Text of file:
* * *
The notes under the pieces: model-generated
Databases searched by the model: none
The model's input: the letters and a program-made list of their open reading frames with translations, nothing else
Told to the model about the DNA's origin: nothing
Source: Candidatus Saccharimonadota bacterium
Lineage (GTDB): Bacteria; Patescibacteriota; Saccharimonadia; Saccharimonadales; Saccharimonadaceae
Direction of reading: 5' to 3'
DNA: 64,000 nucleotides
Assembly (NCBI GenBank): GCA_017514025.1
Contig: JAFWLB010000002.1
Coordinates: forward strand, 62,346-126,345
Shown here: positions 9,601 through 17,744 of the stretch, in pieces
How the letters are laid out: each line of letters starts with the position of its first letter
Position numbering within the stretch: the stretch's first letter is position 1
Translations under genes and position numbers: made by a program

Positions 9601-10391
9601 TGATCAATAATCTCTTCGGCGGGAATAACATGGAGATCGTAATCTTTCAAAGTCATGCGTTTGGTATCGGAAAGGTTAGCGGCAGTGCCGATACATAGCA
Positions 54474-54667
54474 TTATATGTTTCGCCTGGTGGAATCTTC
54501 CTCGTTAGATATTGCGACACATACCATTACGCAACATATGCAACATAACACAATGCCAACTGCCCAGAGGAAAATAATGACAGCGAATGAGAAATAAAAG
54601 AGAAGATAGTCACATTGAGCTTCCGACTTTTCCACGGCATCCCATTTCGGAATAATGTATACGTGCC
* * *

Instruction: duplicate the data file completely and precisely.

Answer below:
The notes under the pieces: model-generated
Databases searched by the model: none
The model's input: the letters and a program-made list of their open reading frames with translations, nothing else
Told to the model about the DNA's origin: nothing
Source: Candidatus Saccharimonadota bacterium
Lineage (GTDB): Bacteria; Patescibacteriota; Saccharimonadia; Saccharimonadales; Saccharimonadaceae
Direction of reading: 5' to 3'
DNA: 64,000 nucleotides
Assembly (NCBI GenBank): GCA_017514025.1
Contig: JAFWLB010000002.1
Coordinates: forward strand, 62,346-126,345
Shown here: positions 9,601 through 17,744 of the stretch, in pieces
How the letters are laid out: each line of letters starts with the position of its first letter
Position numbering within the stretch: the stretch's first letter is position 1
Translations under genes and position numbers: made by a program

Positions 9601-10391
9601 TGATCAATAATCTCTTCGGCGGGAATAACATGGAGATCGTAATCTTTCAAAGTCATGCGTTTGGTATCGGAAAGGTTAGCGGCAGTGCCGATACATAGCA
Positions 54474-54667
54474 TTATATGTTTCGCCTGGTGGAATCTTC
54501 CTCGTTAGATATTGCGACACATACCATTACGCAACATATGCAACATAACACAATGCCAACTGCCCAGAGGAAAATAATGACAGCGAATGAGAAATAAAAG
54601 AGAAGATAGTCACATTGAGCTTCCGACTTTTCCACGGCATCCCATTTCGGAATAATGTATACGTGCC